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Chickpea and Rosemary Frittatas

Tuesday, March 20, 2012
Chickpea and Rosemary Frittatas

... did you see how it rains,
feel how it's coming down
and you were saying that it had stopped raining...

(L. Cherubini, Piove)

The fat is in the fire. Dismantled heart, weakened bones, and twisted guts. Lovers to the core. And when the fat is in the fire - damn it - there is no going back.
Don't call it focaccia (... uh... I think I owe you some kind of explanation here: the recipe comes from this delicious book, bought used for $2; one of the most surprisingly well-chosen purchases of my glorious career as foodblogger, except for the fact that in the book these round things here, the subject of my daily post, they are called focacce; but NO!!!, I cannot do this, I just cannot accept it, and I know that among you are those who understand...).
So don't call it focaccia. Because it's a frittata. And it's done. The fat is in the fire.

Chickpea and Rosemary Frittata
for 6 frittatas of about 7" diameter

chickpea flour 90 gr
eggs 3
milk 240 ml - 1 cup
olive oil 1 tablespoon
fresh rosemary 2-3 sprigs
salt, pepper, butter as needed

Chickpea and Rosemary Frittata

Whisk the eggs in a bowl. Add the flour a little at a time, always whisking and trying to avoid lumps. Incorporate oil, milk and chopped rosemary. Season with salt and pepper.
Melt very little butter in a small crepes pan of approximately 7" diameter. Pour in just enough of the mixture to cover the bottom, and cook for a couple of minutes until set. Flip the frittata using a spatula and cook the other side for slightly less than one minute.
Repeat for the remaining frittatas, until you run out of mixture. Serve hot ot warm.

P.S: to tell you the truth, I wouldn't even call these frittatas, as they really are too thin to qualify as such. They are little round things. Infused with love and rosemary. Things so damn round and complete that everything else doesn't count anymore.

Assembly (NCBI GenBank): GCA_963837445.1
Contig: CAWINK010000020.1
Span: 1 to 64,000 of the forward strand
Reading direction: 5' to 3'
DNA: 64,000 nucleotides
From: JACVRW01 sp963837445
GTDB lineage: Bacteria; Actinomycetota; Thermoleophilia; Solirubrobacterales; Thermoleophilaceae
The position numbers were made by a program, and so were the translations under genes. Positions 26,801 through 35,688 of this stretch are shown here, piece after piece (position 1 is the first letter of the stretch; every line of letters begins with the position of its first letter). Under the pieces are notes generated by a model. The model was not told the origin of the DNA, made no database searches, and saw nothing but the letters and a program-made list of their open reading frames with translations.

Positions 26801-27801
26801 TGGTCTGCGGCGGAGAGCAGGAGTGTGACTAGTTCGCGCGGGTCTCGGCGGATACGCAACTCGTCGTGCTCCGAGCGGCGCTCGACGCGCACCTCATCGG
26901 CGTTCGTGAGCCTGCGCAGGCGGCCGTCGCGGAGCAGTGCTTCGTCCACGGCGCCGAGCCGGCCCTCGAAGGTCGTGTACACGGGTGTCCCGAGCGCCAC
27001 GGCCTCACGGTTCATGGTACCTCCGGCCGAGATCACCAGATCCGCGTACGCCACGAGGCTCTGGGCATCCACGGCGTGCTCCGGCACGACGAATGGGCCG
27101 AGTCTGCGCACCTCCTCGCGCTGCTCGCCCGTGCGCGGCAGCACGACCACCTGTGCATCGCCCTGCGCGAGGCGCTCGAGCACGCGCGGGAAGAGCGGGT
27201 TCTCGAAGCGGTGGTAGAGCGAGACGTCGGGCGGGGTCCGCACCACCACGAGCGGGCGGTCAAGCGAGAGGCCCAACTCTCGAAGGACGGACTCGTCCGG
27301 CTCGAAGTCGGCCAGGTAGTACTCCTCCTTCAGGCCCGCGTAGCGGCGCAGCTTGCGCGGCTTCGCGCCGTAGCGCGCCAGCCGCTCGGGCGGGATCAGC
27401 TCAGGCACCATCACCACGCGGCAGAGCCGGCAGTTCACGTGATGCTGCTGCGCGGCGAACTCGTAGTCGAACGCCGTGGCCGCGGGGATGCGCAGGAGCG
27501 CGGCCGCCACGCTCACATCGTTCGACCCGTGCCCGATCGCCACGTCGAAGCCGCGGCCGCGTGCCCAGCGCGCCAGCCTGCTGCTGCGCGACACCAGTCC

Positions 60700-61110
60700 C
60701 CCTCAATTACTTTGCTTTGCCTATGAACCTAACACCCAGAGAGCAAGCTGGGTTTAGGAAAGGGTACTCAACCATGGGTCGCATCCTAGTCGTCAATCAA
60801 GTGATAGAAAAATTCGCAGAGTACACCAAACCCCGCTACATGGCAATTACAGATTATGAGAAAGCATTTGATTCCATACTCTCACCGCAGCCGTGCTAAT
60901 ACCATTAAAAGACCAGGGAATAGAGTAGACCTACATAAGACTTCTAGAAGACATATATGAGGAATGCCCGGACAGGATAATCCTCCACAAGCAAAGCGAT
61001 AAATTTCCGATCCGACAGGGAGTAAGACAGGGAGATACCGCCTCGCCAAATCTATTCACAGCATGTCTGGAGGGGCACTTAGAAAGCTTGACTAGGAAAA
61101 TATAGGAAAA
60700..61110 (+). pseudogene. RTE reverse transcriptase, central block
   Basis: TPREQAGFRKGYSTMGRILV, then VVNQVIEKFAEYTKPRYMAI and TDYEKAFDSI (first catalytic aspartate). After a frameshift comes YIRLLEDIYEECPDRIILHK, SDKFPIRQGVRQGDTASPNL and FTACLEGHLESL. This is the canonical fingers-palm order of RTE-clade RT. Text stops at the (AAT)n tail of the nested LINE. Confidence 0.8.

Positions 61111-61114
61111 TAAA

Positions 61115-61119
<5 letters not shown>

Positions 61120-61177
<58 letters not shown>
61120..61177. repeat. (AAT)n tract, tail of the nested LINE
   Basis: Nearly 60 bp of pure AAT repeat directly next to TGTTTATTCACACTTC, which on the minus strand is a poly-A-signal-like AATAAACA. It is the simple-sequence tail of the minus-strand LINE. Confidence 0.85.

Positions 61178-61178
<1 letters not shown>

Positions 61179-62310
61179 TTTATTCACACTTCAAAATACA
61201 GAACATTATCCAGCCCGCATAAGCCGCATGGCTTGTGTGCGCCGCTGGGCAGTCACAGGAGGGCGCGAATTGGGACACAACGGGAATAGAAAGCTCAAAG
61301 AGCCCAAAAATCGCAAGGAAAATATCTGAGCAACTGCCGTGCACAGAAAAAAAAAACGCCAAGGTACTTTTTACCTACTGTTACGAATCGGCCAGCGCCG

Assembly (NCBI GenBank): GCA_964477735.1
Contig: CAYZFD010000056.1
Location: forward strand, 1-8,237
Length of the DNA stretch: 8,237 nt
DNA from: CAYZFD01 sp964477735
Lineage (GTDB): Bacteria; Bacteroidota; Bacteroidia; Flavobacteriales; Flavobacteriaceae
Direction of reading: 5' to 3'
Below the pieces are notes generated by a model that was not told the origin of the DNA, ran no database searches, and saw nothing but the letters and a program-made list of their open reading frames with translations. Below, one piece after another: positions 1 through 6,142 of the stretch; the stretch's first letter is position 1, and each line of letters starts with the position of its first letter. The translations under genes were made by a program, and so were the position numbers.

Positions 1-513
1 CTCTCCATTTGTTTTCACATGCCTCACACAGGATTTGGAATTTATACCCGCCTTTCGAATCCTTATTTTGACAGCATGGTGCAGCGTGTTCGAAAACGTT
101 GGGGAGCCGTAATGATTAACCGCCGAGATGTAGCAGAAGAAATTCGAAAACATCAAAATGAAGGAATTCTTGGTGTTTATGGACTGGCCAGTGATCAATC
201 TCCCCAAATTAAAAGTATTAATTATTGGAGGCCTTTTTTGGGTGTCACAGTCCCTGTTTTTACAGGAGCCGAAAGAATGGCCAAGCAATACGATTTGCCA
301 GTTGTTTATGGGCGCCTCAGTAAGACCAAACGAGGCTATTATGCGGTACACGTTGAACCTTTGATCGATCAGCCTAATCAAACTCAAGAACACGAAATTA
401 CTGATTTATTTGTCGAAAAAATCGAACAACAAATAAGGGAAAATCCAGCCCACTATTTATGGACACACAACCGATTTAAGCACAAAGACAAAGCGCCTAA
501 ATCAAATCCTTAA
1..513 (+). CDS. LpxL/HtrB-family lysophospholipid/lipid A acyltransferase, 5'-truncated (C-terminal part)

Ingredients for Chickpea and Rosemary Frittata

Meyer Lemon Focaccia with Sea Salt and Rosemary

Friday, March 2, 2012
Focaccia with Meyer Lemons, Sea Salt and Rosemary

Another day, another focaccia. Because Focaccia - you know that already, and already - is the best thing in the world.
Ehm... ok, ok, I have to admit, maybe I let it get out of my hand a bit, but for sure you can agree with me that Focaccia is pretty, oh so pretty, good, oh so good, tender, oh so tender. Now, you tell me if this isn't the kind of stuff that makes you fall head over heels.
And then Focaccia is also free, like a canvas sheet you can write what you want on it, there's no cheese or tomato sauce to hold you.
So, let's welcome even this focaccia California-style, with thin lemon slices (for the lucky devil... Meyer lemons), which, after being baked, leave behind an adorable, soft, and a tiny bit sour, dimple.
And for this week, over and out. Goodbye for now, until the next focaccia.

Meyer Lemon Focaccia
with Sea Salt and Rosemary

for two 12" x 10" pans

all-purpose flour 500 gr
fresh brewer's yeast 9 gr
potato flakes 12 gr
lard (gotta do what you gotta do) 18 gr
extra virgin olive oil 10 gr
lukewarm water 300/310 gr (depending on the flour)
salt 10 gr
malt 1/2 teaspoon
lemons or Meyer lemons 2
rosemary, olive oil, sea salt to dress it as needed

You do what you want, but me, for this baking trip I wanted to try the recipe of the Wonderfully Soft Focaccia (which, by the way, is also branded N.K., No-Knead, what's better than this...?) by Paoletta Anice e Cannella, her name itself is a guarantee. And the focaccia turned out exactly as promised, wonderfully soft. And phantasmagorically easy.

Mix all ingredients by hand, just enough time to pull everything together and have one smooth dough and without streaks. Place it in a bowl, cover well and let rise for about 2 hours or 2 hours and 1/2, depending on outside temperature. Take the dough out of the bowl, place it on a floured surface and gently roll it out in a rectangle. Fold 1/3 of the dough on itself, and then fold the free side above the already folded one, as if it were an envelope. Don't worry, it's all actually very simple, just look at the visual explanation by Paoletta, here.
Divide the dough in two parts and fold each one the same way; flip each piece trying to shape into a ball and keeping the "seam" underneath. Cover with a damp cloth and let rest for about one hour.
After this time, take the dough balls, and with oiled hands gently lay them in two, previously oiled pans. Cover with the cloth and let rest for another 30 minutes, until it has slightly swollen.
Sprinkle focaccia with chopped rosemary sprigs, then using your fingertips poke dimples in the dough and season generously with a mixture of olive oil and water. Arrange thin slices of lemon on the surface, sprinkle with coarse sea salt and drizzle some more olive oil on top.
Bake at 450 for about 20 minutes, until focaccia is golden brown.
Hot, super hot; soft, super soft; good, super good.

Meyer Lemons